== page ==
Like Philbin, Gase wanted a group of players that followed him, rather than developing a strategy that tailored to his players’ strengths. He traded away (or failed to re-sign) productive players drafted by Grier in years past, just because he couldn’t handle them.

After a 10-6 start to his coaching career (2016), we watched our hopes dwindle to 6-10 (2017) – accompanied with $10m worth of embarrassing Jay Cutler highlights – and then 7-9 (2018) after the “quarterback guru” couldn’t get any production out of a 2019 Pro Bowl & AFC Championship quarterback in Ryan Tannehill.

Offensive visionary, but he couldn’t see past his own shortcomings.

So Why is This Different?

This would be the definition of insanity….if it meant that we were following the same trend.

Yes, we understand the eternal caveat that we won’t know for sure until we see the results, but after a successful 2019 – and a stellar 2020 draft that features plenty of starting potential – we’re not going too far out on a limb to say that they have our trust.

Going into a vital 2020 NFL draft where the team held 3 first-round picks, the Miami Dolphins’ future rested solely on the leis of Tua Tagovailoa. For months we were on edge, because, as Dolphins fans, we just figured they would screw it up. But once they secured their quarterback of the future, the plan was simple: protect him.

Not only was the plan to build a wall in front of him, but Grier and Flores identified that some of these positions take more time to develop than others. Rarely do offensive and defensive linemen jump right in and become dominant players. The difference between pancaking teenagers in college to moving a mountain-of-a-man in the NFL is colossal.

Rookies go through such a strenuous process to improve their draft stock – immediately after completing a full college season – that they are burned out by the time their rookie year is over. That’s exactly what happened to Michael Deiter towards the end of last season; it’s no surprise we see their performance start to slide after putting in so much work throughout the year.

Drafting Austin Jackson (18th-overall pick), Robert Hunt (39th), and Solomon Kindley (111th) means Miami is giving their rookies time to grow before being asked to protect their most-important asset since Dan Marino.

Instead of a trying to learn the nuances of the NFL with a rookie quarterback, they can learn how an offensive play is properly setup, executed and audibled under a veteran, Ryan Fitzpatrick.

When it comes time to protect Tua Tagovailoa in 2021, they won’t have to worry if they understood the protection, if they’ll make a rookie mistake, or if they’ll naively and unintentionally do something embarrassing or costly. They’ll be able to focus on executing the play properly, giving Tua an ample amount of time to handle his own “rookie” adjustments.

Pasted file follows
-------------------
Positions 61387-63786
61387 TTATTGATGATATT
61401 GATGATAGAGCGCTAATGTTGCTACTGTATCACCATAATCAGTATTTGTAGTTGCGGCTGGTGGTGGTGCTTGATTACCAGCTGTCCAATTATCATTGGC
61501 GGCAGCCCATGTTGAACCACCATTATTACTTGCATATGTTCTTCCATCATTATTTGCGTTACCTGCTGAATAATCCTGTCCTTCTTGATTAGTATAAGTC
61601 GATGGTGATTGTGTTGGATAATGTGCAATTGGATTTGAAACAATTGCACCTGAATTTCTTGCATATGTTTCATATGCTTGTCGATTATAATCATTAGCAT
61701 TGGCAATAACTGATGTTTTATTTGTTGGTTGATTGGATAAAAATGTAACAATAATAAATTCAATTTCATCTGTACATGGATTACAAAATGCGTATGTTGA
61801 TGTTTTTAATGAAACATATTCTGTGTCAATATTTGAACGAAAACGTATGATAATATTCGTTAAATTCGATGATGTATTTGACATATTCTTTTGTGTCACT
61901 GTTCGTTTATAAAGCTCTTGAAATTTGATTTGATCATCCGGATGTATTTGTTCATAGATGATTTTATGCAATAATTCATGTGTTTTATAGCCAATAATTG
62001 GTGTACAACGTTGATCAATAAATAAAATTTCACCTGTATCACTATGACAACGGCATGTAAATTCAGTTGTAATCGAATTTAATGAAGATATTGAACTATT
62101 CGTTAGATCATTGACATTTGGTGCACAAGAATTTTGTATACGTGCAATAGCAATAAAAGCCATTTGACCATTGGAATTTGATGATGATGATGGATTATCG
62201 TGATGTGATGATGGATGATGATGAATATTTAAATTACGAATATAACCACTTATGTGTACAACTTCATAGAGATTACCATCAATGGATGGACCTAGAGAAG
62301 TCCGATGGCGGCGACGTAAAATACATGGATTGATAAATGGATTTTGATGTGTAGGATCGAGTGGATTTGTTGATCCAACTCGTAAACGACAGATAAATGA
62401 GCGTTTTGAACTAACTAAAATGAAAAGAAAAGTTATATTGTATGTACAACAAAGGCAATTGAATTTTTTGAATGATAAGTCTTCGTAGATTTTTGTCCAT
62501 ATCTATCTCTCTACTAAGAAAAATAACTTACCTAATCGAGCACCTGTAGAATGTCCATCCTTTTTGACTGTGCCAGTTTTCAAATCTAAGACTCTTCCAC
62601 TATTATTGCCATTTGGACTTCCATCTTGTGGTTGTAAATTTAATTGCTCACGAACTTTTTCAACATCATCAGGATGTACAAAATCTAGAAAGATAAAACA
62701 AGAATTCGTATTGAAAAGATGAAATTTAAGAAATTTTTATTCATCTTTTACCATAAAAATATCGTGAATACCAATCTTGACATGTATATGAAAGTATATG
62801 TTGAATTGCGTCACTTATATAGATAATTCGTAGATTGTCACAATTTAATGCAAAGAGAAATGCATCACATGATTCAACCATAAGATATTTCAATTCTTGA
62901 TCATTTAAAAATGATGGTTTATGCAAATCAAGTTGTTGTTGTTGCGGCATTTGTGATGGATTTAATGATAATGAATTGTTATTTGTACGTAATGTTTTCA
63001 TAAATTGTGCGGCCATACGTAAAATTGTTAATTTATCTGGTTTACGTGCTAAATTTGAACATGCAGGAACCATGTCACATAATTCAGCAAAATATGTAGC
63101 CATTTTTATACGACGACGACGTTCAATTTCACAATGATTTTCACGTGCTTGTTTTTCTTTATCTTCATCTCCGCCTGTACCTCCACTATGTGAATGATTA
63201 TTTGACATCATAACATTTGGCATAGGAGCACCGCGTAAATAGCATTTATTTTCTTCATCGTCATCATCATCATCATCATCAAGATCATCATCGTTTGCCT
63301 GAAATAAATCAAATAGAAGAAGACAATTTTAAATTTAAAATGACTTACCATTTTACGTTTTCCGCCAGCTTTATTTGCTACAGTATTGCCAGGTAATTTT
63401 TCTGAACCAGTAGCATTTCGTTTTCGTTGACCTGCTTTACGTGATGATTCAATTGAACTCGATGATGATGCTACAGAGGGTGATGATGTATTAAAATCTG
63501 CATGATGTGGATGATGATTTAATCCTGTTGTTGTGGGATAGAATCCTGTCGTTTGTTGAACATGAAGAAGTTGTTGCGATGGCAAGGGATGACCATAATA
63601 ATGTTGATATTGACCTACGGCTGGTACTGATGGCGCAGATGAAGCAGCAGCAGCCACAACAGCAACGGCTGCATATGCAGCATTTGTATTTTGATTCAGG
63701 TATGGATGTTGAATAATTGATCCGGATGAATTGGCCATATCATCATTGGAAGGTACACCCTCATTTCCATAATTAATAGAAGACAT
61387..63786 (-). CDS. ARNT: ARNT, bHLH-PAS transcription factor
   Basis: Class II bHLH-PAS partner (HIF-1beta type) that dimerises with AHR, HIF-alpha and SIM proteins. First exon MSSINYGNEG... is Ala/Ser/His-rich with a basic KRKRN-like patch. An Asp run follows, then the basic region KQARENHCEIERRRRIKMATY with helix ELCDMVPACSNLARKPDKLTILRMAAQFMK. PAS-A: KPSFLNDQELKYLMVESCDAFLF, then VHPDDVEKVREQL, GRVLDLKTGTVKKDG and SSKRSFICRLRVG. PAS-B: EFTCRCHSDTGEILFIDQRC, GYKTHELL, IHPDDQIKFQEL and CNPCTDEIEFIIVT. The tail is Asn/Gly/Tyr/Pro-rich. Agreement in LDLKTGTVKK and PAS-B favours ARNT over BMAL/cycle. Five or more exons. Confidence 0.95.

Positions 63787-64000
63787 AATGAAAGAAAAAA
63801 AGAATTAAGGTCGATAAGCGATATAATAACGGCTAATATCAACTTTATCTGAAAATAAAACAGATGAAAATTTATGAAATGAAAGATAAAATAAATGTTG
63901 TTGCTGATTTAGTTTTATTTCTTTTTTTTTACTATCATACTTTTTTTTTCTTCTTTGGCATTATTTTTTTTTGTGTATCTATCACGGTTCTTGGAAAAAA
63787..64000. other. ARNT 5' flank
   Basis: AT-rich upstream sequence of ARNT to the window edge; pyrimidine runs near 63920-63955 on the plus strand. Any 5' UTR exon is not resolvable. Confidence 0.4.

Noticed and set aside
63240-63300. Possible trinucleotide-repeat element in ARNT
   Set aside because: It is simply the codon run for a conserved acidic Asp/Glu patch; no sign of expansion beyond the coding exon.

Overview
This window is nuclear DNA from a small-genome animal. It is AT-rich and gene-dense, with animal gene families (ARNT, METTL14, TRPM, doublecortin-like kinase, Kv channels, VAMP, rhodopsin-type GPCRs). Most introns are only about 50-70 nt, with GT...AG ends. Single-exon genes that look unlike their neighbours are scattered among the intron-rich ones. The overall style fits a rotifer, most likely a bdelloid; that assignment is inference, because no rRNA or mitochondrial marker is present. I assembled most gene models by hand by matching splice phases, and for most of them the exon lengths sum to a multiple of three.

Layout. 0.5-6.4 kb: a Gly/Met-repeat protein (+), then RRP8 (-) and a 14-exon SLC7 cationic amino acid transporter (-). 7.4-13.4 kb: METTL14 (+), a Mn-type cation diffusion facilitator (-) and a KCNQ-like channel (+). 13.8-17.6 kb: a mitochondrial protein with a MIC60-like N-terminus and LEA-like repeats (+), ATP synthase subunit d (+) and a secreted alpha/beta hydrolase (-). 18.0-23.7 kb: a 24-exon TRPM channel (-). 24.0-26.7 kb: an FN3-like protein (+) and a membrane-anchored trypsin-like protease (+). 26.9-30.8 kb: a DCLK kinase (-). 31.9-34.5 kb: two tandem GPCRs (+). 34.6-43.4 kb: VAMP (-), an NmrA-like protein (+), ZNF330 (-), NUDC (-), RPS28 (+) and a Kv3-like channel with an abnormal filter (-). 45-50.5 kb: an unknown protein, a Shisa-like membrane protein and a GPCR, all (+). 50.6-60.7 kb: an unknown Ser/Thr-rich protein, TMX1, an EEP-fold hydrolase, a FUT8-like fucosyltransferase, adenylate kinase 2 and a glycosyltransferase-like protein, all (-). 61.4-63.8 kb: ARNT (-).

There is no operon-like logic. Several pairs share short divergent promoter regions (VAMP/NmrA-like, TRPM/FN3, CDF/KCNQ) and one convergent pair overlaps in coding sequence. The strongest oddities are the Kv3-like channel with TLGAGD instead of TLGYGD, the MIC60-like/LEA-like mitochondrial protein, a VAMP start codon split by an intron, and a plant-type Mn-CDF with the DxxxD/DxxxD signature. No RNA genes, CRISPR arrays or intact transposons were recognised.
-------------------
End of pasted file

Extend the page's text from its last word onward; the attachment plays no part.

With Raekwon Davis, the Dolphins acquire another player at a position that tends to need some time to grow. This move makes me wonder what the future holds for Davon Godchaux, who is expected to receive a very nice payday in free agency after this season, but for now, Miami can rely heavily on Godchaux and their 2019 1st-round pick, Christian Wilkins. Davis has the opportunity to learn under these two as he prepares to take on a much bigger role in 2021.

With their final 1st-round pick, Miami selected another young player at a cornerstone position. The adjustments rookie cornerbacks need to make when guarding an NFL receiver are somewhat substantial, and Noah Igbinoghene will be able to learn and make these adjustments while covering the opponent’s third or forth receiver – with the added security that he has an array of established and Pro Bowl veterans behind him.

This might hint at an ugly and somewhat inconsistent 2020 season, as roughly half of this roster is new to the team, but all of these young players will start to excel as Tua begins to transition into our full-time starting quarterback.

Which means the Miami Dolphins are ready to make a legitimate playoff run in 2021.

Is it possible all of these risks falter? Of course! Austin Jackson just turned 21 years old, and he wasn’t viewed as the best left tackle in college last season – he is a projection. Noah Igbinoghene wasn’t viewed as a 1st-round caliber cornerback, as most “experts” think he’s restricted to covering the slot rather than becoming a boundary corner. And then you have the general, inevitable fact that some of these picks just won’t pan out.